Woodlands Dark and Days Bewitched: A History of Folk Horror, 2021.
Directed by Kier-La Janisse.
Woodlands Dark Days and Days Bewitched is the first feature-length documentary on the history of folk horror, from the 1960s to today.
There are few major film genres, if any, as stratified as horror, such that even the most diffuse of subgenres can merit studied dissection. Folk horror is certainly no small part of its rich history, though, and while it’s enjoyed a neat resurgence in recent years, its impact and influence feels largely downplayed in the wider genre discourse.
But producer-turned-director Kier-La Janisse seeks to change that with her mighty three-hour deep-dive documentary Woodlands Dark Days and Days Bewitched, which traces folk horror from its origins in early cinema through to its boom period in the ’60s and more recent revival.
If the beefy 194-minute runtime might understandably intimidate, Janisse sensibly divides her film into six chapters allowing viewers to easily make episodic sittings out of it should they wish. Though for enthusiasts of the subgenre, one suspects Janisse’s film will keep them magnetically glued to the screen. Casual observers? A little less so.
Janisse begins by detailing the rituals and rural settings that characterise folk imagery, before leaping off to examine the so-called “Unholy Trinity” of British folk horror – Witchfinder General, The Blood on Satan’s Claw, and The Wicker Man. Each is concerned in their own way with faith and a force or movement that seeks to preserve the “old ways” by any means necessary.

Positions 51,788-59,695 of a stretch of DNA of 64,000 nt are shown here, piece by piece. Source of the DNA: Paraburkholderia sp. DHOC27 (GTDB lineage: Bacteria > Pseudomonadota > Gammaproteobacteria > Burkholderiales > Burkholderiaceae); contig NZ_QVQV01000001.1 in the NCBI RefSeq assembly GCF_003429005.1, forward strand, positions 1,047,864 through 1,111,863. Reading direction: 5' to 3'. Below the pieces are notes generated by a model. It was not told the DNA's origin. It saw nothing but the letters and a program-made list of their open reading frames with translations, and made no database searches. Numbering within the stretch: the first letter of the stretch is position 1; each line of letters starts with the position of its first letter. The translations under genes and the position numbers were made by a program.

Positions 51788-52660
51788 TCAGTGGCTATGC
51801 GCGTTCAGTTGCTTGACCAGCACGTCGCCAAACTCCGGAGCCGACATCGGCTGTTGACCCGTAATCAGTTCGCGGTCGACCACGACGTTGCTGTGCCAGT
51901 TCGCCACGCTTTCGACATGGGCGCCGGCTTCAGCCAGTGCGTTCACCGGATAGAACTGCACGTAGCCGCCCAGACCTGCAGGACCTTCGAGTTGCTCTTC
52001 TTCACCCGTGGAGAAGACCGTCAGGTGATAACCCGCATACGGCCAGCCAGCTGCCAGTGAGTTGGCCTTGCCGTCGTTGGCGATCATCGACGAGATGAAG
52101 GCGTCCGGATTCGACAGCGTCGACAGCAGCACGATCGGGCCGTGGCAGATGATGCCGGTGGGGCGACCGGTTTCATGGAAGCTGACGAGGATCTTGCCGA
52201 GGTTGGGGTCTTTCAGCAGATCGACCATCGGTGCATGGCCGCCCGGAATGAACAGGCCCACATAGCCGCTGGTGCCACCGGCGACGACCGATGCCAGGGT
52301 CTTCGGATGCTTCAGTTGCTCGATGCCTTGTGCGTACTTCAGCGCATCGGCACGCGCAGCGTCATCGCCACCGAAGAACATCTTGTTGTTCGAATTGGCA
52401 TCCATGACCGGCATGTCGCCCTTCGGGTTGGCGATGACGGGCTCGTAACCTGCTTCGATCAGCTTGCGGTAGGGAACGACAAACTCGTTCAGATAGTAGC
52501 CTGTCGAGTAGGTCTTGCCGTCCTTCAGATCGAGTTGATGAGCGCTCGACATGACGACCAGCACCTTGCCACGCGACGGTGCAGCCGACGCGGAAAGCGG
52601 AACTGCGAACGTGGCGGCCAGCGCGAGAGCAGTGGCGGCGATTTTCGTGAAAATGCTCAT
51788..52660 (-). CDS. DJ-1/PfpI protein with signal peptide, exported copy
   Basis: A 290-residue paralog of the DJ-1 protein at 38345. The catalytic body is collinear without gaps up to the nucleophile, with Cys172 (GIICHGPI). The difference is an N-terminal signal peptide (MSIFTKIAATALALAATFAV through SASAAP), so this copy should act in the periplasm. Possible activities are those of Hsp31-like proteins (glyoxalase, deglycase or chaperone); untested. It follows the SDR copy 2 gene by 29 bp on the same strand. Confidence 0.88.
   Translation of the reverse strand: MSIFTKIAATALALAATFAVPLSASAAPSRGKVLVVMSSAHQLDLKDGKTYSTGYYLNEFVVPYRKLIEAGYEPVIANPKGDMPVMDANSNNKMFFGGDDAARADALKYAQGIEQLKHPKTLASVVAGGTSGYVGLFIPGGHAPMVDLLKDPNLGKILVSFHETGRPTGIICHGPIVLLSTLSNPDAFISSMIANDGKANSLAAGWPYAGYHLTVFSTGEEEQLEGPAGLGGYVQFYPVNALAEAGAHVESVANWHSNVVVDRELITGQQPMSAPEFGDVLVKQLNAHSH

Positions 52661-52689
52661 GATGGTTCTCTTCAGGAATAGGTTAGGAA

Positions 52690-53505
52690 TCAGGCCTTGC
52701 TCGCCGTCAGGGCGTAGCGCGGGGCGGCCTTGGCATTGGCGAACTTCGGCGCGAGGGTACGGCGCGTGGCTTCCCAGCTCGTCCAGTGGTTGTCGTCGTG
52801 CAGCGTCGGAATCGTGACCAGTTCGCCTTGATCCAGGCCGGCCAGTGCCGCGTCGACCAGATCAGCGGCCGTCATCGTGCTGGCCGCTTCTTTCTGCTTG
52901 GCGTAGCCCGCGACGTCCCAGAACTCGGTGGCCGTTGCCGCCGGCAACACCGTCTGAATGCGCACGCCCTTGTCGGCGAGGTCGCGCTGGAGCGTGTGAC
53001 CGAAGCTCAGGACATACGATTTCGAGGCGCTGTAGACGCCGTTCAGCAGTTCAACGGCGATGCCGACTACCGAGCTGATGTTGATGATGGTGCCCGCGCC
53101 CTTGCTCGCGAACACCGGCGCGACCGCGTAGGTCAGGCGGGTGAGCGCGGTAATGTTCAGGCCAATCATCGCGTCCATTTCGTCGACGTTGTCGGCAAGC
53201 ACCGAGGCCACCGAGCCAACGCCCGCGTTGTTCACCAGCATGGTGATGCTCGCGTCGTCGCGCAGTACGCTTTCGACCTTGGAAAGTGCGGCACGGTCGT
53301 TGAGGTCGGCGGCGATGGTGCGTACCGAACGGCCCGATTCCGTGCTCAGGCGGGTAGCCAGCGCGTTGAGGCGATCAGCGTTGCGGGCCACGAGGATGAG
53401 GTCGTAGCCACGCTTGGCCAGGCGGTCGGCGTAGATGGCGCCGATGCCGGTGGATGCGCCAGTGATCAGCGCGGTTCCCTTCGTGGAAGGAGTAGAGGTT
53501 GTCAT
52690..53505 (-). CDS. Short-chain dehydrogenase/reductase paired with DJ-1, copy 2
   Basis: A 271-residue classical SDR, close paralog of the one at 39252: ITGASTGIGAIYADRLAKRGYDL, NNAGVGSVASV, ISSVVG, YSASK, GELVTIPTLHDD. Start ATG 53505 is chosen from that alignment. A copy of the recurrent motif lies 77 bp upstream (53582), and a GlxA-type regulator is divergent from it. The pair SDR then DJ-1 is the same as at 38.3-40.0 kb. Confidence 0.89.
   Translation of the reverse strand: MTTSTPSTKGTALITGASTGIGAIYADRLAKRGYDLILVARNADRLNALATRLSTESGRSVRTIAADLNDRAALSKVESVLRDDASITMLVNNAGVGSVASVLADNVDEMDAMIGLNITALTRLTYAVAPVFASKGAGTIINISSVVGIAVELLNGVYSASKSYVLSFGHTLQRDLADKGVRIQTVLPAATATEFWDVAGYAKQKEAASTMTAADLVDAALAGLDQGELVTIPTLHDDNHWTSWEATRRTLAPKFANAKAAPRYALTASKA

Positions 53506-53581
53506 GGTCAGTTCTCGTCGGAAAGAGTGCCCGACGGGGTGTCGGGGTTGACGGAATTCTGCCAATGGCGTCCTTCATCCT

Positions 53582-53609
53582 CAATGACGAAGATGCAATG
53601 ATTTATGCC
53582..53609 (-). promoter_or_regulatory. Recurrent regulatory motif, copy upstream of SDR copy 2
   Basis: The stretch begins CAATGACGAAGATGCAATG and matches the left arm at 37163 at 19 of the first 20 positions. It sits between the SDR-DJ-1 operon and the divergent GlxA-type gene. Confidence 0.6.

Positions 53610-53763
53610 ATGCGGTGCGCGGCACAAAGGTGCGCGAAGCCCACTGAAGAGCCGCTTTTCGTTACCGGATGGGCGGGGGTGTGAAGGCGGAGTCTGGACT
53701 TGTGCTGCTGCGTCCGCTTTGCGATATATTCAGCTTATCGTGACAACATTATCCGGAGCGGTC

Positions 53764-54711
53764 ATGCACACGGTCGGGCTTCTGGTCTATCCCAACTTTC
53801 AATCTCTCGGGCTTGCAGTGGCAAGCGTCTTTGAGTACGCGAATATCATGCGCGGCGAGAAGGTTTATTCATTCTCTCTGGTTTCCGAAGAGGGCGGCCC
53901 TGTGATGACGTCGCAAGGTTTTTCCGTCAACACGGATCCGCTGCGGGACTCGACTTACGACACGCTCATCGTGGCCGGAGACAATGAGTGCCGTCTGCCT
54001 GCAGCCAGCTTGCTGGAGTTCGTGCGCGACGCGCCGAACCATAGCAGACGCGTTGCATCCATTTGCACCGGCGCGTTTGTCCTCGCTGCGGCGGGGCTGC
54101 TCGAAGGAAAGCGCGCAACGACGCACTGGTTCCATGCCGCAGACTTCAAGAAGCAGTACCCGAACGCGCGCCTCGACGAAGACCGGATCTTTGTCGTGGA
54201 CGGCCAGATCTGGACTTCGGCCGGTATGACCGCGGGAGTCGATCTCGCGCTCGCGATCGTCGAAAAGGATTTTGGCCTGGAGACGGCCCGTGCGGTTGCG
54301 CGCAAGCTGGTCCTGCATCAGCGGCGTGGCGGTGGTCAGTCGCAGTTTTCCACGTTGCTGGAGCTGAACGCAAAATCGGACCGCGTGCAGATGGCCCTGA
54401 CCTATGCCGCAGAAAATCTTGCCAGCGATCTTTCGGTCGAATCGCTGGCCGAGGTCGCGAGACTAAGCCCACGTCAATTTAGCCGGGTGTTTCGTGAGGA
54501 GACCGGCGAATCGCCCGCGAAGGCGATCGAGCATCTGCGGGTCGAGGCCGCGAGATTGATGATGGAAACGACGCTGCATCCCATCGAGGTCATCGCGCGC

But like their genre descendants, the Trinity were steeped in myriad influences, from the visceral, earthy literature of authors such as M. R. James, to the very real socio-political concerns facing Britain in the ’60s and beyond. British folk horror’s fixation on the tension between the past and present is informed by, above all else, urban development’s industrious destruction of the rural way of life, class warfare, and national identity. These issues were prevalent enough to bleed into mainstream society far beyond this genre, namely ’70s children’s TV and even a Doctor Who episode.
Yet as much as cinema can reflect contemporary concerns, it also has the ability to re-shape history both for better and worse. Folk horror’s continued relationship with pagan imagery is a particularly complicated and fascinating one; we will likely never know how much of folk mythology ever actually happened – the concept of a Wicker Man, for instance, is apocryphal – yet to the chagrin of historians and folklorists, the cinematic embellishment becomes the new folklore.
Folk horror may be most closely associated with British cinema, but it would be a huge disservice not to look beyond, especially given America’s own rich folk tradition, per both the Salem witch trials and Puritan colonisation of North America. It may shock some viewers to learn that the well-trod trope of the “Indian burial ground” is nothing more than a Hollywood-conceived plot device, and can be deemed part of a concerted effort by white America to “other” Native Americans in order to assuage their own collective guilt.